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Categories: Terrorism

From the start of: 2015

To the end of: 2020

25 results (ordered by date)

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Prosecutor v. Abdelkarim El. B.

Urteil (Judgment), 8 Nov 2016, Higher Regional Court, Frankfurt am Main, Germany

On 8 November 2016, German foreign fighter Abdelkarim El B. was convicted of membership in a terrorist organisation abroad, illegally possessing a Kalashnikov, and committing a war crime by treating a protected person in a gravely humiliating or degrading manner. He had travelled to Syria in September 2013 in order to fight for ISIL. On 7 November 2013, El. B. and his fellow ISIL fighters found the corpse of a Syrian army soldier. While the defendant was filming and verbally encouraging them, the other fighters cut the nose and ears of the dead body, stepped on it and then shot it in the face.  On 10 February 2014, he was arrested at the German Embassy in Ankara, Turkey, and extradited to Germany on 25 February 2015. Abdelkarim El B. was sentenced to 8 years and 6 months of imprisonment. 

United States of America v. Arafat Nagi

, 23 May 2017, United States District Court for the Western District of New York, United States, United States

Arafat Nagi is an American citizen who resided in Lackawanna, New York, prior to his arrest. From 2012-2014, Nagi demonstrated support and sympathy for ISIL and the situation in Syria through social media, electronic communications with family members, and conversations with other associated individuals. He also purchased combat gear. During this time, he travelled to Turkey twice, which the U.S. alleged was with the goal of ultimately traveling to Syria to join ISIL as a fighter. While Nagi claimed he was visiting family, his iPad search history and travel plans indicated otherwise.


The U.S. arrested and detained Nagi soon after his return from Turkey and Yemen in 2014 and charged him with attempt to provide material support to ISIL.


Nagi argued the case should be dismissed because he was protected by the First Amendment. However, the district court held that the defendant’s attempt to join a foreign terrorist organization amounted to actions not protected by the First Amendment, which does protect advocacy or association with terrorist organizations. The district court found Nagi’s travel, communications, and purchase of combat gear sufficient to demonstrate an intent to provide support – in the form of himself – to ISIL. 

R. c. Habib, 2017 QCCQ 6948

Jugement sur la culpabilité (Judgment on guilt), 19 Jun 2017, Criminal and penal division, Court of Quebec, Canada

On 19 June 2017, Canadian citizen Ismaël Habib was the first adult found guilty of attempting to leave Canada to participate in the activities of a terrorist group. Mr. Habib had already travelled to Syria in 2013 for three months, but he was arrested and brought back to Canada as his passport had been cancelled by the Canadian authorities. Following initial suspicions, the Canadian police created an elaborate undercover operation by establishing a fictitious criminal organisation in which Mr. Habib was working. The accused was arrested in February 2016 after he confessed to a police undercover officer that he wished to leave for Syria to fight with ISIS. Even though the accused conceded that he had the primary intent of leaving Canada, there was a dispute on his reasons for doing so. While Mr. Habib argued that he wished to join his first wife and children in Syria, the prosecution contended that the defendant’s intent was to join ISIS and participate in its terrorist activities.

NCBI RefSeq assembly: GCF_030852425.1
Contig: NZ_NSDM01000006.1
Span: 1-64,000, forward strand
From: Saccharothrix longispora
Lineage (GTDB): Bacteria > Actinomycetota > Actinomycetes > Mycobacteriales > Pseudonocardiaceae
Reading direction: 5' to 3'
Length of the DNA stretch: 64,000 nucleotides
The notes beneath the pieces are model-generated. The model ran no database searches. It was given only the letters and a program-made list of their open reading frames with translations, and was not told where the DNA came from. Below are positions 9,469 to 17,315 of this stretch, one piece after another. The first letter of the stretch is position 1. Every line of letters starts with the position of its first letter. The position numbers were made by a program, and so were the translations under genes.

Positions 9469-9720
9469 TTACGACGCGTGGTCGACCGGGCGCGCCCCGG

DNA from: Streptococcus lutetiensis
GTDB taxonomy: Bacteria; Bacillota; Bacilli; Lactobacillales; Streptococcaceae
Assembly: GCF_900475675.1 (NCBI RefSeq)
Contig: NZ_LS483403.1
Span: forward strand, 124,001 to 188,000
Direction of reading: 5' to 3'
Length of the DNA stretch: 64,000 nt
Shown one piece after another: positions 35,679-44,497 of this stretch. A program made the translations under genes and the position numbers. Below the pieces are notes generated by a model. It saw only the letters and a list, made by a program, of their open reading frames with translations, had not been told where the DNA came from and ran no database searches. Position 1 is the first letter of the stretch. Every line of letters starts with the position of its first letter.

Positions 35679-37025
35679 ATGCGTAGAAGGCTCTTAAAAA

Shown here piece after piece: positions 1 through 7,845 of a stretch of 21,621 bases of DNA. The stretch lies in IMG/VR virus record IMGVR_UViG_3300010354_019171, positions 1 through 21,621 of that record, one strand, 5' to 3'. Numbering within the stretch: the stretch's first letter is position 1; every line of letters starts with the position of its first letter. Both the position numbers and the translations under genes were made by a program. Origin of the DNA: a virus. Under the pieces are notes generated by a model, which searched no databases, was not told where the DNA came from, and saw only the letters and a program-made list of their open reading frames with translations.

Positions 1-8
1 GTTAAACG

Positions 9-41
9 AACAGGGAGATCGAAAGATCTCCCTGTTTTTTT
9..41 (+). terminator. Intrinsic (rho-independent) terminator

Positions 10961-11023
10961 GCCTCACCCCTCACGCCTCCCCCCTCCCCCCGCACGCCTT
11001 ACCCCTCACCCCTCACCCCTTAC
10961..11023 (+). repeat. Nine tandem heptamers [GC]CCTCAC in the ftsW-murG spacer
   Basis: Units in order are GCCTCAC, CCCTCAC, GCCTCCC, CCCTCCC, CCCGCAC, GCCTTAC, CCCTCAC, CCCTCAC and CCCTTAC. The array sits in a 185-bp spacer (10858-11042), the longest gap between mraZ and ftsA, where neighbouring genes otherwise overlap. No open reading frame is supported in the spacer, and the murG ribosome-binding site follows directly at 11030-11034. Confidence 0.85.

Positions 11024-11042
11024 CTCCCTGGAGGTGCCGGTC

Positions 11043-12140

R. v. Hamdan: Regina v. Othman Ayed Hamdan

Oral Reasons for Judgment, 22 Sep 2017, Supreme Court of British Columbia, Canada, Canada

Palestinian refugee Othman Ayed Hamdan was charged after posting on various Facebook accounts and pages regarding Middle East politics, particularly supporting ISIS presence in Iraq and Syria. He believed he was carrying out jihad, meaning struggle. The charges arose from 85 posts from Facebook accounts and pages. To prove the elements of the crime, the Crown had to prove two things: 1) that posts were likely to incite a reader to commit a terrorist act and 2) that Hamdan intended to incite his audience.

The Court determined that a reasonable person would find only one of the posts to be an active inducement to commit a terrorist act; however, the court also determined that the Crown could not prove Hamdan intended to induce a reader beyond a reasonable doubt. While the Court did not find Hamdan’s testimony on his intent credible, the court acquitted him because there was reasonable doubt.

The Prosecutor v. Salim Jamil Ayyash, Hassan Habib Merhi, Hussein Hassan Oneissi, Assad Hassan Sabra

Summary of Judgment, 18 Aug 2020, Special Tribunal for Lebanon (Trial Chamber), The Netherlands

On 14 February 2005, explosives equivalent to 2500 kgs of TNT were detonated in Downtown Beirut, killing former PM Rafik Hariri and 21 others and injuring 226 people.

In its judgement of 18 August 2020, the Trial Chamber found Mr. Ayyash guilty of co-perpetrating conspiracy for committing a terrorist act, committing a terrorist act by an explosive device, intentional homicide of Mr. Rafik Hariri with premeditation and by explosive materials, and attempted intentional homicide of 226 persons with premeditation by using explosive materials. The Court’s reasoning was based on the connection of Mr. Ayyash to mobile Red 741, which had been proven to have monitored Mr. Hariri’s movements and prepared for the attack.

The Trial Chamber, however, acquitted Messrs. Oneissi and Sabra for lack of sufficient evidence proving, beyond a reasonable doubt, their complicity to the attack, and acquitted Mr. Merhi for insufficient factual evidence surrounding his actions.

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